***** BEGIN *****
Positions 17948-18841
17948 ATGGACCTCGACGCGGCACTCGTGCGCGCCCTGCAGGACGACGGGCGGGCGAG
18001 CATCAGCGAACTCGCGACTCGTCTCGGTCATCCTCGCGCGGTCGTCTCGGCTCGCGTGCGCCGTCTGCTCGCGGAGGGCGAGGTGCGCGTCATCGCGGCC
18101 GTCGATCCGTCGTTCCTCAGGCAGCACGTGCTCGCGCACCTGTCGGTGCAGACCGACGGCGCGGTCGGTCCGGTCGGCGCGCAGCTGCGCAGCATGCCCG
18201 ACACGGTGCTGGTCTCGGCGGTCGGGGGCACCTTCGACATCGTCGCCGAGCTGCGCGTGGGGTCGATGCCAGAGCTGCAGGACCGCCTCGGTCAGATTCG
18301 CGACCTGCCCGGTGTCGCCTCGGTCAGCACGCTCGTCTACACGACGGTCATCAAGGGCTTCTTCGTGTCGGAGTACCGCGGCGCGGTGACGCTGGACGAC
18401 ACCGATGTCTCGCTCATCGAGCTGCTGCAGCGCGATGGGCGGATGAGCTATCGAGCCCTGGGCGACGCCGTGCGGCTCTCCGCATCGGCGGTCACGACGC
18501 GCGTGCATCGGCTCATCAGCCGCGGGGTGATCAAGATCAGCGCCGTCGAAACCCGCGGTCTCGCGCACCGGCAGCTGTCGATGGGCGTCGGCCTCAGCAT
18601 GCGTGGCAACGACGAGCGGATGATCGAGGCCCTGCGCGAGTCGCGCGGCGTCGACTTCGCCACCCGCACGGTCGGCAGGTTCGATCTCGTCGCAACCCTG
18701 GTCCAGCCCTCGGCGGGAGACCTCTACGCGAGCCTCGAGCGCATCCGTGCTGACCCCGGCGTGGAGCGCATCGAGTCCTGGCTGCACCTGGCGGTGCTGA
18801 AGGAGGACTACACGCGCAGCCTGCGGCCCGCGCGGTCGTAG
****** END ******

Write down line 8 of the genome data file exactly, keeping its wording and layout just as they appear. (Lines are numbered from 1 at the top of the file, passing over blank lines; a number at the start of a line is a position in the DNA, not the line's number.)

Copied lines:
18501 GCGTGCATCGGCTCATCAGCCGCGGGGTGATCAAGATCAGCGCCGTCGAAACCCGCGGTCTCGCGCACCGGCAGCTGTCGATGGGCGTCGGCCTCAGCAT